What’s in a Name? – Dealing with Invisible Scars 

So today was major for me. I actually sat down at a restaurant, completely alone and had lunch. I didn’t phone a friend or read a book to distract me. Outside of using my phone to write this post,  I sat on the patio and enjoyed the fresh air with my headphones on low. (I’m still a work in progress). For some this may all sound silly, but for someone like me, it’s huge.

Years ago, when I lived in Germany I would hop the train by myself to go visit family who lived a few hours away. I had no worries and no care in the world. I even got stuck in Italy once by myself and had to take a couple of trains that were literally jammed pack with people to get back to Germany. I enjoyed every minute of that trip. Although I didn’t speak the language (learned a few words from my travels though),  I was completely fine, no anxiousness, no worries.

So when did things change?

When did just the thought of walking into a room full of strangers or shopping in a mall or a grocery store full of people become overwhelming to me?

I never had anxiety growing up. My grandmother always described me as being a nervous child, but I had never experienced this paralyzing, the room was closing in on me type of feeling, that generated my fight or flight senses before. It’s overwhelming, scary and can be a little embarrassing at times. I’ve gone through some pretty traumatic stuff but, I never thought it affected me as much as it has.

“Be careful, or your hearts will be weighed down with carousing, drunkenness and the anxieties of life, and that day will close on you suddenly like a trap.” Luke 21:34

There’s this stigma that people of color don’t need therapy. “Therapy is for everyone else, not you”, is literally what I was told by someone I knew. He felt like it showed a sign of weakness, but honestly that couldn’t be further from the truth. There is NOTHING WEAK about acknowledging something isn’t right and seeking help to fix it! Some people reach out to their pastors’ or others in leadership or people around them. I’ve done that in the past, but this time I needed more. So I prayed about it and chose to talk to someone.

Over the years, I really never put two and two together, the name and my issue. Not until my therapists looked at me and told me, while I sat in her office fidgeting like a five year old that I had anxiety and major depressive disorder. Now I’m pretty familiar with psychology, studied it heavily in undergrad and even studied it a bit further  during a brief stint in graduate school. So when she said those words to me,  I wasn’t devastated or even shocked. I actually felt an overwhelming sense of relief.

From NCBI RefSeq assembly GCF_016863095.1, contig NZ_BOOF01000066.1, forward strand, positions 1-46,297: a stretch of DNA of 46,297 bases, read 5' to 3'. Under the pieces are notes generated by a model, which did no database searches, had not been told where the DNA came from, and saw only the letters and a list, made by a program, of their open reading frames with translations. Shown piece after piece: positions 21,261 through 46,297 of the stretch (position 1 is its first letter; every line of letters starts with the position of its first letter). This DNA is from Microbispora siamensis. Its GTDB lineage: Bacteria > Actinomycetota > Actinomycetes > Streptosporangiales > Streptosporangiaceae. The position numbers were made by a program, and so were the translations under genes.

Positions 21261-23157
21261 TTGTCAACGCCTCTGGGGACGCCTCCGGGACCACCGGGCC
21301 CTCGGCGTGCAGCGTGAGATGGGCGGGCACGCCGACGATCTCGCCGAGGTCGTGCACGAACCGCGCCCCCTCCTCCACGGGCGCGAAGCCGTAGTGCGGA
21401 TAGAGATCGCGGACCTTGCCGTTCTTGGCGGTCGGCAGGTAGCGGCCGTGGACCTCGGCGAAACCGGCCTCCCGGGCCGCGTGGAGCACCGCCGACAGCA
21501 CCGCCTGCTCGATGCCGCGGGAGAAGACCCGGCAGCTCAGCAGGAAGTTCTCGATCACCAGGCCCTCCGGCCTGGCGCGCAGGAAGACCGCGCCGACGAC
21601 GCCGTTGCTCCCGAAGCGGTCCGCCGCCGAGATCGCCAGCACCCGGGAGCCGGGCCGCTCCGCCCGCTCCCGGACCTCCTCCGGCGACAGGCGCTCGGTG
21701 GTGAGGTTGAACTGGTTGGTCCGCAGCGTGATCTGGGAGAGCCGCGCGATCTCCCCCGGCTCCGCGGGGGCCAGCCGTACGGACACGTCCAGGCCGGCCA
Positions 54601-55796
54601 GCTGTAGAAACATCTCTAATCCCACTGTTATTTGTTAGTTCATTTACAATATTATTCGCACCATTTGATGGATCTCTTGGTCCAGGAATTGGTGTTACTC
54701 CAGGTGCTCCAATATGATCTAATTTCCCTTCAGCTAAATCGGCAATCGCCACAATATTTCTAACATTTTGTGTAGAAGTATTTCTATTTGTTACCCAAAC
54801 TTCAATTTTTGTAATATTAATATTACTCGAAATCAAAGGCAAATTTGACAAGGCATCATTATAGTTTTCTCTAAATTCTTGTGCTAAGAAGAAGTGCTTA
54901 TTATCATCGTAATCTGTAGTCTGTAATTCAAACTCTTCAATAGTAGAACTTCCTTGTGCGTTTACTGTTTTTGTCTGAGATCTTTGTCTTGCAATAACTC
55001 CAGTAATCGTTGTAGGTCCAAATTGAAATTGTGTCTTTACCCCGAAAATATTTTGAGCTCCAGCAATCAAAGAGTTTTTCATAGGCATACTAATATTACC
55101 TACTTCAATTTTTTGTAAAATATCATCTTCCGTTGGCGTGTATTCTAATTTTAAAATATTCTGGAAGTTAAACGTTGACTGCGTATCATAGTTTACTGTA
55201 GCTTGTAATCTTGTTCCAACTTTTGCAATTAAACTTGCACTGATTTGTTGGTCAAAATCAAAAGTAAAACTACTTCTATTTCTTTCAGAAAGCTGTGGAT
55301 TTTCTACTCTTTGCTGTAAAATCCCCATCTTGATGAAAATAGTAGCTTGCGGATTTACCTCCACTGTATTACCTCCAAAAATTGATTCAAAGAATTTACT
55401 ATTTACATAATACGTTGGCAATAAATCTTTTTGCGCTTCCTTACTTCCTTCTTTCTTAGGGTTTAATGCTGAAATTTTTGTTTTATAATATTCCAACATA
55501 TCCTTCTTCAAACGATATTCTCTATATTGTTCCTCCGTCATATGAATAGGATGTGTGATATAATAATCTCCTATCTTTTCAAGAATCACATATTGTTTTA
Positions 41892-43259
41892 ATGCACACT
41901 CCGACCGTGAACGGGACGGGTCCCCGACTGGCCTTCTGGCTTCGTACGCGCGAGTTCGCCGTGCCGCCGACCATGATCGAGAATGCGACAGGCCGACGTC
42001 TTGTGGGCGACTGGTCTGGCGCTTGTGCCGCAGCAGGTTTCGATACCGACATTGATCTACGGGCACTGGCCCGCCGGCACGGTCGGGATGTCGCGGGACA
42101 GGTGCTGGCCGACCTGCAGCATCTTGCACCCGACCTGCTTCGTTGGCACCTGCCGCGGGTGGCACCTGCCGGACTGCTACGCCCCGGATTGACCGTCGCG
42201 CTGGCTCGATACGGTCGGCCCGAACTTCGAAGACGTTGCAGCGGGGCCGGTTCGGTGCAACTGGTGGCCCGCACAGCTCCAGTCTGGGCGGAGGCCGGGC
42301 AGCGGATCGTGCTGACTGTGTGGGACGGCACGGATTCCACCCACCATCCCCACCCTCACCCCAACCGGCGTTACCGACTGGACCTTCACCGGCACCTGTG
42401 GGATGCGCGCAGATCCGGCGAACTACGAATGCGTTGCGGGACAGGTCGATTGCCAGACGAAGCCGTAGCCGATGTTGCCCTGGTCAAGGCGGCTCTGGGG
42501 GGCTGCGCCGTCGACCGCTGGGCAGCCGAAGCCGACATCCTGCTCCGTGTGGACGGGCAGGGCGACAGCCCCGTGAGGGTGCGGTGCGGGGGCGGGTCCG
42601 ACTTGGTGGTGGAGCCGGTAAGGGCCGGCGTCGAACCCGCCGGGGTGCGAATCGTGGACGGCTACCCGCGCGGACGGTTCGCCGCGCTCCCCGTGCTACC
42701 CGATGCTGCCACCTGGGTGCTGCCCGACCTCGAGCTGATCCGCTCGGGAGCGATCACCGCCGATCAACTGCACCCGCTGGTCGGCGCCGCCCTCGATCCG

Maybe deep down inside I already knew, but I just refused to give it a name. But this time, it was unavoidable, she had given a name to what I was feeling and now it was up to me, to choose what to do from that point on. Just like with my old running spirit ( Read Running – Overcoming the Spirit of Fear) and my feelings of unworthiness (Read Am I Really Worthy?), I chose to face it head on. I’m a fighter and an overcomer. I won’t back down nor will I be defeated.

And Jesus said to him “”If You can?” All things are possible to him who believes.” Mark 9:23

By the grace of God even death couldn’t hold me back. So why, if I’m covered by God’s grace and mercy should I let the baggage it left behind continue to weigh me down?  Don’t let the baggage of your past hurts and traumas continue to weigh you down. Choose to put them down and leave them on the curb for the garbage man to collect. The diagnosis for me is just words, it has no power over me, I refuse to let it. Don’t give that baggage more power than it should have. It doesn’t define you, it isn’t who you are! You know who you are and who’s you are in Christ. So again I ask, what’s in a name?…

Today I took a big step on this journey to regain my freedom! Join me and take back your freedom as well. ~ Tashauna

” I sought the Lord, and he heard me, and delivered me from all my fears.” Psalm 34:4

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